People who are feeling younger have a greater sense of well-being, better cognitive functioning, less inflammation, lower risk of hospitalization and even live longer than their older-feeling peers. A study published by the American Psychological Association suggests one potential reason for the link between subjective age and health: Feeling younger could help buffer middle-aged and older adults against the damaging effects of stress.
Most adults in middle adulthood and later life feel younger than they are. When the divergence between chronological and subjective age is considered as a simple subtraction score, this discrepancy increases, according to some evidence, with advancing. In contrast, when calculating the discrepancy relative to an individual’s chronological age such a discrepancy score remains more constant over chronological age, with individuals aged 40 and older feeling on average about 20% younger than their age.
According to accumulating empirical evidence, feeling younger comes with various benefits for key developmental including better cognitive and brain functioning. Subjective age seems to provide a protective buffer. Among people who felt younger than their chronological age, the link between stress and declines in functional health was weaker. That protective effect was strongest among the oldest participants in a recent study.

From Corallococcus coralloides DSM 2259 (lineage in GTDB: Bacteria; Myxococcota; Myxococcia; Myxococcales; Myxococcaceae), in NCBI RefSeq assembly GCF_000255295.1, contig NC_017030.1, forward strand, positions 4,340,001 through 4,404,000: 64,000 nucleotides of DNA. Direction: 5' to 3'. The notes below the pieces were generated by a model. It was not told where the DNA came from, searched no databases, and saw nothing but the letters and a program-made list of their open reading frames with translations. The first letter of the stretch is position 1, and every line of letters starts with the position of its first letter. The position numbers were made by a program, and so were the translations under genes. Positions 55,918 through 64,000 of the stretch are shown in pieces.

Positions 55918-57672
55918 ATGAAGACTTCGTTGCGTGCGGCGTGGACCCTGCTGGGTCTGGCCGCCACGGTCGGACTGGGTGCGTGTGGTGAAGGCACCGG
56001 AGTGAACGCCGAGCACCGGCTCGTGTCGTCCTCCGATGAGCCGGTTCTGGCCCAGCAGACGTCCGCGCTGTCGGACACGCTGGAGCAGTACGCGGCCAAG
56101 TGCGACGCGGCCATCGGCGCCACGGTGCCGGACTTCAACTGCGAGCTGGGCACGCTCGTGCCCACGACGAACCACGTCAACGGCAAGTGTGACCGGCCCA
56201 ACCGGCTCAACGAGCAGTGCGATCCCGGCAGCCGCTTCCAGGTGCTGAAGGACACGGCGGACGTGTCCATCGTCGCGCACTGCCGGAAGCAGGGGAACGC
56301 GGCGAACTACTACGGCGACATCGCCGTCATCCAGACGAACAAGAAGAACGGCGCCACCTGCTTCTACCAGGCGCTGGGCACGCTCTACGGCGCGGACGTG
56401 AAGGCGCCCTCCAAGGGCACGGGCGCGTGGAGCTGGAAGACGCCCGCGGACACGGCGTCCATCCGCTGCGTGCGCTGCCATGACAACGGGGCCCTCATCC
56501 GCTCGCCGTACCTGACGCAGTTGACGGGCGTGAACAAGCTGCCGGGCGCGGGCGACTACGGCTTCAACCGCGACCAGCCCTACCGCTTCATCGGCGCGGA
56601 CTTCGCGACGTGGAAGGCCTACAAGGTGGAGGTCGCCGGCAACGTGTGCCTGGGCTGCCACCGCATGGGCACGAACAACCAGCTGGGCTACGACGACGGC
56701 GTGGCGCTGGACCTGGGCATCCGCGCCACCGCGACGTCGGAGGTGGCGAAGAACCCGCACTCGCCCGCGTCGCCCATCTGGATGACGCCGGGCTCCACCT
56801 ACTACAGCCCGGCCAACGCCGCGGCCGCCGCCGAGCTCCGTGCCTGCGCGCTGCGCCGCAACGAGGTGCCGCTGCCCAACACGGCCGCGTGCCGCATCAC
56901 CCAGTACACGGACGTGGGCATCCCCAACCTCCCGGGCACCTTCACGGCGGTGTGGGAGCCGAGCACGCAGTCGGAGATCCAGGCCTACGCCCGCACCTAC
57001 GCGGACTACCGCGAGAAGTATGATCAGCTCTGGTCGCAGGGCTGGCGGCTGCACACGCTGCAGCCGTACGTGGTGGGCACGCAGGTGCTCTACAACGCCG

The results of this recent study suggest that interventions that aimed to help people feel younger could reduce the harm caused by stress and improve health among older adults. In addition, more general stress-reduction interventions and stress management training could prevent functional health loss among older adults.
Besides the direct effect of subjective age on change in functional health, the study also found, as expected, evidence of an indirect effect. Specifically, the detrimental effect of perceived stress on change in functional health was smaller among individuals who felt younger. This stress buffer effect of subjective age has been reported before with regard to functional health and other outcomes including recent evidence on the protective role of subjective age in this very stressful period of the COVID-19 pandemic. Notably, our finding that a younger subjective age has a stress buffering role also implies that an older subjective age is a vulnerability factor that exacerbates the risk of poor physical and mental health from stressful situations.
The findings of this study support the role of stress as a risk factor for functional health decline, particularly among older individuals, as well as the health-supporting and stress-buffering role of a younger subjective age. Existing conceptions of subjective age might need to be refined, as a younger subjective age is not only a direct protective determinant of health, it also seems to operate indirectly as a stress-buffering resource.
Source: TheAmerican Psychological Association,